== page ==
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Locked Out

It’s Time to Take Trump’s Disqualification From the Presidency Seriously

A burgeoning movement to remove the former president from the ballot in 2024 is forging ahead—with the Supreme Court as its final destination.

Michael B. Thomas/Getty Images

A movement to block former President Donald Trump from running for office again under Section 3 of the Fourteenth Amendment is suddenly gathering steam. Among the latest moves is a lawsuit filed by Colorado voters and Citizens for Responsibility and Ethics in Washington, an ethics-watchdog group better known as CREW. It seeks to force Colorado Secretary of State Jena Griswold, a Democrat, to declare that Trump is constitutionally ineligible to run for president next year because of his role in the January 6 attacks on the Capitol two years ago.

“Trump is disqualified under Section 3 because: (1) he took an ‘oath … as an officer of the United States … to support the Constitution of the United States’ on January 20, 2017; (2) the January 6, 2021 mob attack on the U.S. Capitol and the preceding mob mobilization and incitement constituted an ‘insurrection’ against the Constitution of the United States; and (3) Trump ‘engaged in’ that insurrection,” the lawsuit alleges. “It follows that Trump is constitutionally ineligible to ‘hold any office, civil or military, under the United States,’ including the Office of the President.”

Griswold, the defendant, appeared to almost welcome the lawsuit on Wednesday, noting that it could help clarify an untested area of constitutional law. “The United States Constitution bars anyone who has taken an oath to protect the Constitution from holding office if they have ‘engaged in insurrection or rebellion’ or ‘given aid or comfort to the enemies’ of the Constitution,” she said in a statement. “I look forward to the Colorado Court’s substantive resolution of the issues, and am hopeful that this case will provide guidance to election officials on Trump’s eligibility as a candidate for office.”

As I noted last month, there’s an ongoing legal debate over whether Trump meets the conditions for disqualification under Section 3. The provision dates back to 1868, when Radical Republicans in Congress sought to break the ex-Confederate stranglehold in Southern state governments. Since the United States did not face another civil war, rebellion, or insurrection until 2021, Section 3 was largely defunct after the Reconstruction era came to a close. Despite this, Trump’s actions—and the growing legal efforts to hold him accountable for them—have brought matters to a head: It’s time for public officials to start taking the disqualification efforts seriously.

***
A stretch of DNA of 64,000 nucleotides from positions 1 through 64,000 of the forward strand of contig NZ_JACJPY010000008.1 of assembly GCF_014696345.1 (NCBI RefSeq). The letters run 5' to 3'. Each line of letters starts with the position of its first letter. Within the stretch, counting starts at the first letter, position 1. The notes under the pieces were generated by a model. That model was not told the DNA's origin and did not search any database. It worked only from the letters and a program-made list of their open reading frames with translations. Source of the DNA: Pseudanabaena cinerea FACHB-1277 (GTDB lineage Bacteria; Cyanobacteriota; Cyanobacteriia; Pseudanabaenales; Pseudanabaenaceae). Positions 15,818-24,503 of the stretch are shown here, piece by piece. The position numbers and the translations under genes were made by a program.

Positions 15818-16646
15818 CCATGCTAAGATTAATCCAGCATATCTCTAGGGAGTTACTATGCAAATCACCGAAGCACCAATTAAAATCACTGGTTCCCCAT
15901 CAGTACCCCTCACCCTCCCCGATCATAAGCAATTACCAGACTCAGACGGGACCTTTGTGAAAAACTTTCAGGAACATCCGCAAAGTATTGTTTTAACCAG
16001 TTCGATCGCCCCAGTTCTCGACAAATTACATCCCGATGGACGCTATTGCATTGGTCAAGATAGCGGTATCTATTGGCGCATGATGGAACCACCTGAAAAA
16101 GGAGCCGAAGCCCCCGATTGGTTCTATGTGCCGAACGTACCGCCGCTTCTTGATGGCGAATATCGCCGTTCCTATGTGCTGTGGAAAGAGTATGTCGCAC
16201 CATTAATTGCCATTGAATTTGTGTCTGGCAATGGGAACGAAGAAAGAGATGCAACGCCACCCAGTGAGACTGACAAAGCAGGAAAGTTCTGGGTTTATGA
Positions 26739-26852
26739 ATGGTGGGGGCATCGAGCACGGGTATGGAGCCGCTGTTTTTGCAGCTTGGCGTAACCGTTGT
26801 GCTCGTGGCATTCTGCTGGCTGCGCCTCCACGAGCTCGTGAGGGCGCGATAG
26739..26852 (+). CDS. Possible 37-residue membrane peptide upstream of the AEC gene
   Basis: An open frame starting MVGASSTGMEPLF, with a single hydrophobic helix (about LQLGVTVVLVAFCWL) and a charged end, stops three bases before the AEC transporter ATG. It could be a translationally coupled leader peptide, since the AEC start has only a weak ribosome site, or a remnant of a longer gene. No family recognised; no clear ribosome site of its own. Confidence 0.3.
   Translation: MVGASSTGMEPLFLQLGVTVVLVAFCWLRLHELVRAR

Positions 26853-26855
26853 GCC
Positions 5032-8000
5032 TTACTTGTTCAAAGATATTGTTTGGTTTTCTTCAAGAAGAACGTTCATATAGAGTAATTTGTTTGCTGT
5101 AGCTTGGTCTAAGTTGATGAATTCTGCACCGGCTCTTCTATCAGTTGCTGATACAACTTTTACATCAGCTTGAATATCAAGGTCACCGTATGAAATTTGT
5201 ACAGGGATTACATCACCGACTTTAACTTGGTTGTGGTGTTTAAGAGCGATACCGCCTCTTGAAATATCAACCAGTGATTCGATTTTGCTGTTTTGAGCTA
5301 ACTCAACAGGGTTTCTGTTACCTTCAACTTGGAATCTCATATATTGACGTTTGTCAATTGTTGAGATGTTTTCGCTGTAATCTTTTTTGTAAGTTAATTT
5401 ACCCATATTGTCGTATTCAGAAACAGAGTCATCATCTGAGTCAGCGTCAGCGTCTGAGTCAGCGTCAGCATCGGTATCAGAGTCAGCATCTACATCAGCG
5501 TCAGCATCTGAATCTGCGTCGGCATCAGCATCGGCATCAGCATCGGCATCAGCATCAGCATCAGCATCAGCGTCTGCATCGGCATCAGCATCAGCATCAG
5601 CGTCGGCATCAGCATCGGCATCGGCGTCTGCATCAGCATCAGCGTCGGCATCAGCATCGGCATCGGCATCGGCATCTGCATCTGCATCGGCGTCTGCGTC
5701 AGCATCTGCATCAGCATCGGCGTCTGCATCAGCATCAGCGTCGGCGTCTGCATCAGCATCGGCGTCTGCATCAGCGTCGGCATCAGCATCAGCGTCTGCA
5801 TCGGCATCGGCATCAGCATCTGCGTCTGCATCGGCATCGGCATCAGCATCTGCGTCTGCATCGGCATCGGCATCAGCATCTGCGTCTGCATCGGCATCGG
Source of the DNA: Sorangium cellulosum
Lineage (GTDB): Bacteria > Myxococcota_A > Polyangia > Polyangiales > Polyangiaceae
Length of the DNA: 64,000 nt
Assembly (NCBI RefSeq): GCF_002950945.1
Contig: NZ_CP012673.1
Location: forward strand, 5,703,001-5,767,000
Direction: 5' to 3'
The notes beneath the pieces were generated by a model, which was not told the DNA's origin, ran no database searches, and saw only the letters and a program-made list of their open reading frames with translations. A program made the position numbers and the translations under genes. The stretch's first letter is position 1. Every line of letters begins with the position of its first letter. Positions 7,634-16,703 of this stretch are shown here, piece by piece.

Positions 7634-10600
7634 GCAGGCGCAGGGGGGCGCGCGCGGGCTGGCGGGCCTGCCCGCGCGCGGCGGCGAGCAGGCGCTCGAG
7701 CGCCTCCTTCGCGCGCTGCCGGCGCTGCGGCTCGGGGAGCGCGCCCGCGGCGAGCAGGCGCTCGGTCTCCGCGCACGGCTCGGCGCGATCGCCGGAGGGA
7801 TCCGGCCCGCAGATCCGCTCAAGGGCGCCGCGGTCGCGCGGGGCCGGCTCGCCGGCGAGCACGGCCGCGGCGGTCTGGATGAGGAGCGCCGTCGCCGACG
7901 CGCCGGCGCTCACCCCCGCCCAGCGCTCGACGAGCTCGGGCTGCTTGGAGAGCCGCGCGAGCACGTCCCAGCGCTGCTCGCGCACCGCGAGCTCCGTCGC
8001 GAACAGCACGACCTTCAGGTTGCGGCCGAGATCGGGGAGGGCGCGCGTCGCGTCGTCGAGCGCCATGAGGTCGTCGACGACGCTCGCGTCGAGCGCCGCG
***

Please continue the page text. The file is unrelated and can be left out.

Trump’s efforts to overturn the presidential election, coupled with his encouragement of a violent mob that disrupted the electoral vote count on January 6, breathed new life into the provision. While much of the attention has come from liberal legal scholars, they are not alone in suggesting that Trump may no longer be eligible to run for president. Michael Stokes Paulsen and William Baude, two of the nation’s leading originalist scholars, argued in a comprehensive law review article published last month that the provision remains in force, that no congressional action is needed to carry it out, and that Trump meets the criteria for disqualification under it.

There are signs that some officials are already thinking about Section 3. Politico reported earlier this week that multiple state election officials have discussed, both publicly and privately among themselves, how to address the disqualification question. In most states, elections are supervised by a state’s secretary of state or by a multi-member board of elections. While laws vary in the 50 states, each of those jurisdictions will have to make some sort of decision about whether Trump is disqualified under Section 3. This could be done explicitly by refusing to put him on a ballot or implicitly by keeping him on. The former would almost certainly lead to a legal challenge by Trump and his campaign; the latter is already facing the aforementioned legal challenge in Colorado. It may not be possible for state officials to evade answering the question in some way, shape, or form.

Some secretaries of state reject the idea that Trump can be disqualified outright. Georgia Secretary of State Brad Raffensperger is one of the few Republican officials with the credibility to make that argument. In 2020, he famously resisted Trump’s direct entreaties to tip the vote totals in his favor and defended the accuracy of Biden’s win in the state. He nonetheless argues that it is up to the voters to deny Trump’s presidential bid next year.